# Is String Theory a Field Theory?

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Is String Theory a Field or Quantum Mechanical Theory of the String rather than a Particle?

I should know this having studied this for a term, but we jumped into the deep end, without really covering the basics of the theory.

This post imported from StackExchange Physics at 2014-04-05 16:32 (UCT), posted by SE-user Mozibur Ullah

edited May 11, 2014
Yes, it is a field theory of a non-point-particle.

This post imported from StackExchange Physics at 2014-04-05 16:32 (UCT), posted by SE-user Chris Gerig
From what I gather in en.wikipedia.org/wiki/… , string theory includes/explains qft .

This post imported from StackExchange Physics at 2014-04-05 16:32 (UCT), posted by SE-user anna v
It is not a field theory--- it does not have local fields at space-time points.

This post imported from StackExchange Physics at 2014-04-05 16:32 (UCT), posted by SE-user Ron Maimon
What do you call string fields?

This post imported from StackExchange Physics at 2014-04-05 16:32 (UCT), posted by SE-user Ernesto Ulloa
@ErnestoUlloa: String fields are nonlocal, they are not defined at space-time points.

This post imported from StackExchange Physics at 2014-04-05 16:32 (UCT), posted by SE-user Ron Maimon

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String theory isn't a quantum field theory. See What is the stress-energy distribution of a string in target space? and Statistics and macrolocality in string theory. See Do we need a quantum deformation of the diffeomorphism group in string theory? for a contrary opinion.

This post imported from StackExchange Physics at 2014-04-05 16:32 (UCT), posted by SE-user Kupla
answered Jun 13, 2012 by (30 points)
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According to the definition, a field assigns a value (classically; or a distribution quantum mechanically) to every point in the space(-time). So field theory deals with point-like excitations in the space(-time). String theory, thus, is not quite a field theory, since it's excitations are defined on extended objects. To better understand the difference, I would look at http://en.wikipedia.org/wiki/String_field_theory. Also, another important difference to notice is that people consider a few fundamental particles interacting with each other when they do qft; however, in string theory there are an infinite number of fundamental excitations in the theory, leading to an infinite tower of fundamental particles.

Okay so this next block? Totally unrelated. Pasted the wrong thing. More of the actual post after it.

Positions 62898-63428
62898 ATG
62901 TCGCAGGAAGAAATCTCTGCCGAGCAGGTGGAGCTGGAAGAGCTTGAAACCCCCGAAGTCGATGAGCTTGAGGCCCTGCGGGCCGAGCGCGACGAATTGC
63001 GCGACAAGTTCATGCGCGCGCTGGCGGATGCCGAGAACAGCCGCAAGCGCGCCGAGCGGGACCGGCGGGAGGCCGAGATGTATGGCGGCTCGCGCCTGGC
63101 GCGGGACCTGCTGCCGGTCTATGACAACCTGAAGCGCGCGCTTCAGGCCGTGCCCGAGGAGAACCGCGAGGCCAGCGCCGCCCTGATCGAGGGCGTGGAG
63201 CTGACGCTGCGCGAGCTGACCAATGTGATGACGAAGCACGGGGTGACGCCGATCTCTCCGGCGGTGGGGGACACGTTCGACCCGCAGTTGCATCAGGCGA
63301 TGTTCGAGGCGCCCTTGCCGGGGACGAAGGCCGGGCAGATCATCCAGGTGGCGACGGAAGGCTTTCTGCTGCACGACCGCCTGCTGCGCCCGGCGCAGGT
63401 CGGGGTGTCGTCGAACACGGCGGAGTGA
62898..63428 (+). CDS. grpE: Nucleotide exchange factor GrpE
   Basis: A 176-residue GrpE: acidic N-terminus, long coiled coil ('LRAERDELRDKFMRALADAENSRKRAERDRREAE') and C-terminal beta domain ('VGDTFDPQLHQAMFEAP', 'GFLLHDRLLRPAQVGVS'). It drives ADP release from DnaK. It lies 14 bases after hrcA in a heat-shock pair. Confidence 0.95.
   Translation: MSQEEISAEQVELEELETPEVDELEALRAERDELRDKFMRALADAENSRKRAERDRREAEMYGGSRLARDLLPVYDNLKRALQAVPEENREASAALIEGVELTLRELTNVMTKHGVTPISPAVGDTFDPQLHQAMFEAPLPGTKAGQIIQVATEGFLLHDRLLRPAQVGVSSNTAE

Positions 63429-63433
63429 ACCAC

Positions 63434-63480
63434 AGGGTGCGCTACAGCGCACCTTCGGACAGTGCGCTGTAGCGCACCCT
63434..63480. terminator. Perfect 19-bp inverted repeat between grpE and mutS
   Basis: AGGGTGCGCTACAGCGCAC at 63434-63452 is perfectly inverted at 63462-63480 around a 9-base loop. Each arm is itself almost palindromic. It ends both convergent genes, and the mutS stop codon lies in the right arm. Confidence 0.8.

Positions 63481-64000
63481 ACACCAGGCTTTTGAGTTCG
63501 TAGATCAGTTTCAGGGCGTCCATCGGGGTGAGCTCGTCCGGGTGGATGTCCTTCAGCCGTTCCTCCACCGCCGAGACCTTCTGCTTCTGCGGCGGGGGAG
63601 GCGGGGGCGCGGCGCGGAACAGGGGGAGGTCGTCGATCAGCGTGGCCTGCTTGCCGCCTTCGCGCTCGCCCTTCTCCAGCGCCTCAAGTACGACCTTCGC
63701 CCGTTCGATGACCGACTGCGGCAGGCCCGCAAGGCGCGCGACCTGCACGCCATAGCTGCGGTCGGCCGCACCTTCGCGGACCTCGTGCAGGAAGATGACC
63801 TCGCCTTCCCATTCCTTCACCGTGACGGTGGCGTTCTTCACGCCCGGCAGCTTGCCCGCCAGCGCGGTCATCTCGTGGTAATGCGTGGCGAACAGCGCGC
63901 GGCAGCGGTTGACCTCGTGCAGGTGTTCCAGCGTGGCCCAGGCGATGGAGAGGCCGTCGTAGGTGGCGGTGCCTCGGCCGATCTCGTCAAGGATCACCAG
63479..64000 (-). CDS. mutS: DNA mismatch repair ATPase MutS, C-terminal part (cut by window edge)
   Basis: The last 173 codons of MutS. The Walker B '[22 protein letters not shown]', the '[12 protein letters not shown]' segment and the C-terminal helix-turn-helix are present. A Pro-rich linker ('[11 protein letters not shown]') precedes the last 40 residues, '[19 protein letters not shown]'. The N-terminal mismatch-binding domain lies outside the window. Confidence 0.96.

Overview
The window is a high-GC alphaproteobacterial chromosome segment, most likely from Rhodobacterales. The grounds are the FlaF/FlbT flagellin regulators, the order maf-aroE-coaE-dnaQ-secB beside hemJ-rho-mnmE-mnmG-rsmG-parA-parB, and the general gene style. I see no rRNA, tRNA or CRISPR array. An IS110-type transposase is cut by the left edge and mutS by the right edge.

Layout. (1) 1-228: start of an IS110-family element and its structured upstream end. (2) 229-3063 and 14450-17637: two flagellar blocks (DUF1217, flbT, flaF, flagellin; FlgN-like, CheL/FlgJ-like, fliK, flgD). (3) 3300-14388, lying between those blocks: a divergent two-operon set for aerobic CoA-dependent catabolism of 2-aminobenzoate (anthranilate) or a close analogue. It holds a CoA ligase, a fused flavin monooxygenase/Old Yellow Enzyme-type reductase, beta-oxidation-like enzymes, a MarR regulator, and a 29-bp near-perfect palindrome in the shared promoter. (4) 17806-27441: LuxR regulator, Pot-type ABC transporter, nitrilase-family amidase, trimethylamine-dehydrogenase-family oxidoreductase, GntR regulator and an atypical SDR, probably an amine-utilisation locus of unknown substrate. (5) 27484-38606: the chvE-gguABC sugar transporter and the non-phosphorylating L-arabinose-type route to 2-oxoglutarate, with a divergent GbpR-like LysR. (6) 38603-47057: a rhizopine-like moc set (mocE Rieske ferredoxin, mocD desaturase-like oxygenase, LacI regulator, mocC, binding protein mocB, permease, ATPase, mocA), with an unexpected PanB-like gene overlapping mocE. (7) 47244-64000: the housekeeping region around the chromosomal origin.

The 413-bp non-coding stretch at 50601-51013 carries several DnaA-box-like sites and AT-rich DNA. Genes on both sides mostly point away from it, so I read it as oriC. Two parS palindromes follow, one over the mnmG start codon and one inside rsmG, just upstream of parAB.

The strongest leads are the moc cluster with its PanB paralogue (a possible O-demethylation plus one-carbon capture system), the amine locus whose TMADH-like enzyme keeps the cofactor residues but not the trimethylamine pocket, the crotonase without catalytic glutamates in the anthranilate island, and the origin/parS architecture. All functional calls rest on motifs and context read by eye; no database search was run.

This post imported from StackExchange Physics at 2014-04-05 16:32 (UCT), posted by SE-user Kachal
answered Jun 13, 2012 by (0 points)
I deleted some inappropriate comments here. Those involved are free to continue the discussion in Physics Chat, but not here.

This post imported from StackExchange Physics at 2014-04-05 16:32 (UCT), posted by SE-user David Z
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In string field theory a string field creates string excitations from the vacuum that interact. Interactions are treated using perturbation theory. The theory uses string vertex operators and string propagators. SFT is definitely a quantum field theory, but not a point particle QFT. It is used mostly in the study of unstable branes, topological string theories and non-commutative geometry. The principal versions of SFT are Light-Cone SFT, Covariant BRST SFT & Witten’s SFT. In principle string theory should be formulated as a quantum field theory of strings, but due to technical reasons related to the difficulties inherent to the above string field theory formulations, or simply by the incomplete knowledge of the underlying theory, that most calculations in the string theory literature are done in the context of first quantized formulation or in low energy effective classical actions. So it can be said that string theory & M-theory are, in principle, quantum field theories for extended objects, even if calculations are not generally done in this formalism